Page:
It’s not where you take things from—it’s where you take them to.
So says, the late great Jean-Luc Godard, one of many influential thinkers highlighted in Austin Kleon’s “Steal Like an Artist.”
I picked up the short, pithy (and visually arresting) book mostly because the list format was appealing and the sketch-figure drawings promised something new and refreshing. Little did I know that this quick read — toted by artists and influencers in the writing community — would apply so aptly to real estate, and more specifically, those building media presence in the real estate world (read: GEB fans and real estate technology aficionados).
I couldn’t read this book without sharing it quickly with the GEB readership (a form of stealing I feel author Austin Kleon would very much condone). His advice to all creators is broken down simply into this succinct list, I have taken some creative liberties to modify in itals where necessary:
- Steal like an artist.
- Don’t wait until you know who you are to get started.
Write the book you want to read.Create the site you want to use, or blog you want to read.
- Use your hands. This one still applies, think wireframes!
- Side projects and hobbies are important.
- The secret: do good work and share it with people.
- Geography is no longer our master.
- Be nice. (The world is a small town.)
- Be boring. (It’s the only way to get work done.)
- Creativity is subtraction.
Whether you’re building your burgeoning real estate website, growing a blog or creating a loyal following on social media platforms, you, like me, are an incurable creator. And if you want to create something of value, I encourage you to read up on Kleon’s suggestions for doing just that.
Highlighted below are some of his more pertinent suggestions as they relate to our group:
1.) Steal like an artist
Study the websites you love. They don’t necessarily have to be real estate websites. They can be sites with great navigation, or engaging copy. What do you like about these sites? What can you steal? Clip these things mentally, take screenshots or store URLs. Steal what you love about the user experience and apply the same techniques, interfaces or tools to your own websites. Build a virtual inspiration file of blogs ideas, layouts, color schemes, WordPress plugins, the list goes on. Store your Google Alerts, tablet or reading file with bloggers you love. Rip off the best ideas from pixel arrangement to product offering. As Kleon suggests, in the recreation process it will inherently become differentiated and your own. He (or we) isn’t condoning plagiarism — rather, that you study those who do it well, steal what you love, and make it better by redoing it your way.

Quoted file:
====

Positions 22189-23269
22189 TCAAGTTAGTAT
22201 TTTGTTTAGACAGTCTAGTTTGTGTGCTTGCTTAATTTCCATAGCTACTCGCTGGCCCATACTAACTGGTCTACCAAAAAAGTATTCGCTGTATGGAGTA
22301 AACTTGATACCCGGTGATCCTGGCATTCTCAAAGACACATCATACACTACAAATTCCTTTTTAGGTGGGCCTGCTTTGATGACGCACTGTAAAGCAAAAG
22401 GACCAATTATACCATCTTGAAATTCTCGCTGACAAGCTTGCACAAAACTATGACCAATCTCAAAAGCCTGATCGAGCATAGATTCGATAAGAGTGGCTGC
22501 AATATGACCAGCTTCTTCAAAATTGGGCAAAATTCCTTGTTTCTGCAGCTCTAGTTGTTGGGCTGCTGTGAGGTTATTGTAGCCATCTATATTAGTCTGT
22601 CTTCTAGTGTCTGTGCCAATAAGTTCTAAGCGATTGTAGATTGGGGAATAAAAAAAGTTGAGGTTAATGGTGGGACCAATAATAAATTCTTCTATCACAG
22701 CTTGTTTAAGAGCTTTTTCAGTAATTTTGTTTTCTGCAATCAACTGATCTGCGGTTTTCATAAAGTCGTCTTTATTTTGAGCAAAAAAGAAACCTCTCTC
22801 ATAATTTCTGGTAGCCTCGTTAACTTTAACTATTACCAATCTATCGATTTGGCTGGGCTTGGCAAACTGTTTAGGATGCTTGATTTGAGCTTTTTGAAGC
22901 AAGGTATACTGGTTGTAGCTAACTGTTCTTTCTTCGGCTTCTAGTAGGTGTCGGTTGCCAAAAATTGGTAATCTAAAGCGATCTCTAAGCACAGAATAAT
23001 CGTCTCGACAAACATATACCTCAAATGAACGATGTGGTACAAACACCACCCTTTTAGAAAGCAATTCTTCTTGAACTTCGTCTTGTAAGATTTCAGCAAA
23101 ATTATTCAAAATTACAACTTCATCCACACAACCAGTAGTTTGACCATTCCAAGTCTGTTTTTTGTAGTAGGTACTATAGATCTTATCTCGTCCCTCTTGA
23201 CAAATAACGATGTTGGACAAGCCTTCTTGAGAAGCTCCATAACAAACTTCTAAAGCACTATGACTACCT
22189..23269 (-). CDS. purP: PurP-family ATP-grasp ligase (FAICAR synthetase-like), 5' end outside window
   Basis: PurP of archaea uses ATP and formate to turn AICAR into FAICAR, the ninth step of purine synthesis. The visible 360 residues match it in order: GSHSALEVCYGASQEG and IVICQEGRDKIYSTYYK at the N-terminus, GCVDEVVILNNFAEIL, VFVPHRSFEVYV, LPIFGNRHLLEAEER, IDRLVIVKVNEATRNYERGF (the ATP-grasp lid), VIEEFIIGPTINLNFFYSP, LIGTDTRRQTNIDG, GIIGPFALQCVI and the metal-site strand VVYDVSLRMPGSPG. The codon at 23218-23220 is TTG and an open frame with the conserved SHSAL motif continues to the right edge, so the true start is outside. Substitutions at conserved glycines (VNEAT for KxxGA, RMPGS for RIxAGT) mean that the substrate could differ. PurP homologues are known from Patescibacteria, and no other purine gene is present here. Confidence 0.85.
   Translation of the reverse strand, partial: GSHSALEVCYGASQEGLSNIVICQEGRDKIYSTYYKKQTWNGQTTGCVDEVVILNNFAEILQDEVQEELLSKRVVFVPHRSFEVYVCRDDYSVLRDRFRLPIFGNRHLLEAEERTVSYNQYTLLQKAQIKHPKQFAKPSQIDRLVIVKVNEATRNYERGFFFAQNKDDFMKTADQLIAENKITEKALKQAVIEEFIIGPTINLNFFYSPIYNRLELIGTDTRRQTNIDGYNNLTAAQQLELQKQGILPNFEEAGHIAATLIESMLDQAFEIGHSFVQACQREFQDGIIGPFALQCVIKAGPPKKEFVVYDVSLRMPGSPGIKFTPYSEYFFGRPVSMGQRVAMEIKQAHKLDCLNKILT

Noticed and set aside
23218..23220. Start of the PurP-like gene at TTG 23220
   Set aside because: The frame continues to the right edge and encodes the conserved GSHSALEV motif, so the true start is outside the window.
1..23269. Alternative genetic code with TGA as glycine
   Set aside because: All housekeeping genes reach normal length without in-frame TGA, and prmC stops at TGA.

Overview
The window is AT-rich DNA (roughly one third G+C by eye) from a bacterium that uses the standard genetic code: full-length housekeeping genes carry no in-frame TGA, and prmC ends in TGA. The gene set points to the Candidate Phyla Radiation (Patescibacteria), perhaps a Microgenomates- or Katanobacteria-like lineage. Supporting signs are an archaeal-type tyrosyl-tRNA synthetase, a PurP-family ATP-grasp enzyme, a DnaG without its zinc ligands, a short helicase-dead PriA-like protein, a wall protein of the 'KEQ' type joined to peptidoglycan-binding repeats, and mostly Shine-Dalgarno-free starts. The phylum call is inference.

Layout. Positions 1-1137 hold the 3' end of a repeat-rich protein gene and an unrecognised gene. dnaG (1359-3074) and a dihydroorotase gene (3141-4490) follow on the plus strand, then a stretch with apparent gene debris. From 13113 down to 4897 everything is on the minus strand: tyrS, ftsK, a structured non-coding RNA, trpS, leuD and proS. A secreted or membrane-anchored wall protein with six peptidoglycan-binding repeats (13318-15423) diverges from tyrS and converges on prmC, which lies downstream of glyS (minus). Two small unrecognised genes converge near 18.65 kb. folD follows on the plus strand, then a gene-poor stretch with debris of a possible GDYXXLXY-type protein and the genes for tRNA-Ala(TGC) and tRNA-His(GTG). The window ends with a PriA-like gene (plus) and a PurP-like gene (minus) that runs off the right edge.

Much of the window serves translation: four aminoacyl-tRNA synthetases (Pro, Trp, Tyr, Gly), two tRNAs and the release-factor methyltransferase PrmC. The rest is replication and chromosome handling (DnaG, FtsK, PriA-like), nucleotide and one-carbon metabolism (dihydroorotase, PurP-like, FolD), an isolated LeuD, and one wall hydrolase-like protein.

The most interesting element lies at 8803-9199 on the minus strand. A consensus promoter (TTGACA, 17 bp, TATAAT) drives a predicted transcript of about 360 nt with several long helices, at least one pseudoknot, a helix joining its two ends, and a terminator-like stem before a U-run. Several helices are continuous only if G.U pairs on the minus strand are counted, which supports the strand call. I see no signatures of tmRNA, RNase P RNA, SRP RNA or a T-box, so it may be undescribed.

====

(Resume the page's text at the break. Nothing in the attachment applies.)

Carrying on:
6.) Do good work and share it with people
This is one of the things I see a little less frequently in this niche industry. In my consulting practice, I so often hear clients wanting a quick way to the top (okay, I yearn for that often, too). This is particularly interesting as it relates to link building. You can spend unending amounts of time and energy trying to shortcut your way through building authority for your site or blog. In the end, if you do good work and share it with people, influencers in the space will naturally link to you (and you’ll be free & clear of any post-Penguin penalties).
If you’re bored with what you’re writing about, other people will be bored too. Don’t be boring. Don’t bore yourself. Write about the things you love about your industry and your practice. Write about your clients if you love them. Write about the lenders with whom you work or agents in other markets if they’re interesting. Your content will be more engaging, more sharable, more linkable… you get the idea.
A great diagram from the book, below:
10.) Creativity is subtraction
I am still working on this one. When I built our Coronado real estate website (link in my author profile), I packed our homepage with everything I could think of that a prospective buyer or seller would want to see. I wanted our site to capture anyone and everyone. But, as Kleon so aptly suggests, creativity is substraction. What you don’t use is often more powerful than what you do. Assess your site, your fan page, your messaging. In a world of information overload, less is more and simplicity is a virtue. Hone in close and pick a more edited message, value prop or experience to stand out against the rest. I’m still working on this, by the way.
And the hard part? You have to do this in frequent (and relentless) iterations. I look back at myself and laugh about the grandiose notions I had about my site “going live!” Little did I know that this was just the beginning to the life of this project. Every time I try something new (a new layout, design, navigation, content strategy, etc.) I think it’s the best idea ever. At some point I hit what Kleon refers to as the “Dark Knight of The Soul” (love that). Always, though, I come out of whatever one-off effort having learned something of value, and something that will feed into and inform my strategy and goals going forward.
There’s plenty of golden suggestions in Kleon’s simple list and I encourage you to check him out. Do you steal like an artist? From whom and how do you steal? Thoughts on Kleon’s other suggestions? In the interest of communal thievery, I hope you’ll share them in the comments below.